France censors violence against Algerians: report
French president Nicolas Sarkozy delivers a speech as he visits the French gendarmerie headquarters in Cayenne, French Guiana, on January 21, 2012. AFP PhotoThe French government censored reports of the country’s violent acts committed against Algerians during the latter’s war of independence out of a recent official document, Britain’s The Times newspaper recently claimed, according to BBC Türkçe.
The government requested a historical piece from French historian Guy Perville on the Algerian war that was then substantially cut on the grounds that the loss of Algiers remained a trauma for modern France.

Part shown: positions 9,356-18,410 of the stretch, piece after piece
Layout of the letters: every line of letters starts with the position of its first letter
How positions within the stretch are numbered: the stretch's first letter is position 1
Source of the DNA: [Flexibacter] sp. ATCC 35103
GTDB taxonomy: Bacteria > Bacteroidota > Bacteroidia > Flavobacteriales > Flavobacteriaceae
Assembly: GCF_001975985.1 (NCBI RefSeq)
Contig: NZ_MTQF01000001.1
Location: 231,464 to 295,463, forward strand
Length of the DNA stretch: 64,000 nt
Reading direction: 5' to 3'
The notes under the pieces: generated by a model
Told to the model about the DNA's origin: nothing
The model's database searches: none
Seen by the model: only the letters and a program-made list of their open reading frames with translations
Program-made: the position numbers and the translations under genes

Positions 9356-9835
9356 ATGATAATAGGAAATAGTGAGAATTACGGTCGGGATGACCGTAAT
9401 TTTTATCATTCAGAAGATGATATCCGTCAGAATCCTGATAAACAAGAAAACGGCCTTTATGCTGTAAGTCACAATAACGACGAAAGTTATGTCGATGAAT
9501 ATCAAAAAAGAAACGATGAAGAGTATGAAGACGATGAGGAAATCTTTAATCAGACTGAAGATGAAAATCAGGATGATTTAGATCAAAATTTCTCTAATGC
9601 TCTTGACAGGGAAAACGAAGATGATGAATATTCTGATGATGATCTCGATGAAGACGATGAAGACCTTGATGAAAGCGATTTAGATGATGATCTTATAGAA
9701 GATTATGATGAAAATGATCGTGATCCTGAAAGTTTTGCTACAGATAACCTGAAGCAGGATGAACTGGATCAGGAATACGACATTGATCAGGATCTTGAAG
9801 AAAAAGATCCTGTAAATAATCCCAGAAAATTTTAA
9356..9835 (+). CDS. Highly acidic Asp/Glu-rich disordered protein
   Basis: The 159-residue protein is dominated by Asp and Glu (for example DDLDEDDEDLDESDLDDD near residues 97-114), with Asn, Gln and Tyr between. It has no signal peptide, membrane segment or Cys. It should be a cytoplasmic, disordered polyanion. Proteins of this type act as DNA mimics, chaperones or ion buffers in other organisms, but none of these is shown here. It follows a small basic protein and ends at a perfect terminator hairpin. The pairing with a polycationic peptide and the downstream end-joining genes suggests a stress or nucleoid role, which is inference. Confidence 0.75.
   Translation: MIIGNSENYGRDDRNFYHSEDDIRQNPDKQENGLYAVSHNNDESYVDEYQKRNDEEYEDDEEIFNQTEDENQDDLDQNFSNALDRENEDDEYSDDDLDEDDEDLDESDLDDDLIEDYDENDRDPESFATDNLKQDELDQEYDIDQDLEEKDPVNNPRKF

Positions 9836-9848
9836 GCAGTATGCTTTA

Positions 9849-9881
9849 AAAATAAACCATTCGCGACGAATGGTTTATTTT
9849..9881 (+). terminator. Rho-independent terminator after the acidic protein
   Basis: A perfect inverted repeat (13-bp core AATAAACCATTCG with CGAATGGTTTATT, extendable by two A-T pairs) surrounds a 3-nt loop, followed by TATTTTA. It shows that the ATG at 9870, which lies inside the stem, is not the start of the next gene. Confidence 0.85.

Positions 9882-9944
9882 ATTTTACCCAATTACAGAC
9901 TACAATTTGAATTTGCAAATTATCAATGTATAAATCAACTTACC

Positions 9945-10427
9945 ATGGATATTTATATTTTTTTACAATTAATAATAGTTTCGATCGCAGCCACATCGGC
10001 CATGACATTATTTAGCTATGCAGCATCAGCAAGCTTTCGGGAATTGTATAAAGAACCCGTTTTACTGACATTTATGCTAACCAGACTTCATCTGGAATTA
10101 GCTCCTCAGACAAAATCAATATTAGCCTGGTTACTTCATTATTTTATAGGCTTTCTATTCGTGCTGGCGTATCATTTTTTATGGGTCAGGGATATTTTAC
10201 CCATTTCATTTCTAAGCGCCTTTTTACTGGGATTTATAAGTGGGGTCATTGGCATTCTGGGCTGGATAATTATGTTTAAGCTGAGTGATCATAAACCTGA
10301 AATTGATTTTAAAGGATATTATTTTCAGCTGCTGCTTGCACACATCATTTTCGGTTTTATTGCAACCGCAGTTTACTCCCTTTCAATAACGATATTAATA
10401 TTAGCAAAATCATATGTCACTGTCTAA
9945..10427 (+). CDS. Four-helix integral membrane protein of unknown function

The director of the French national archives, Hervé Lemoin, said the Algerian issue was too sensitive to be studied objectively and that the article consequently had to be censored.
Perville said his piece initially focused on how the struggle for independence, which began with a peaceful agreement, turned into a series of violent confrontations and terror acts.
Noting that he had been censored for the first time in over 40 years, Perville said his piece was transformed into a story of glory for the French.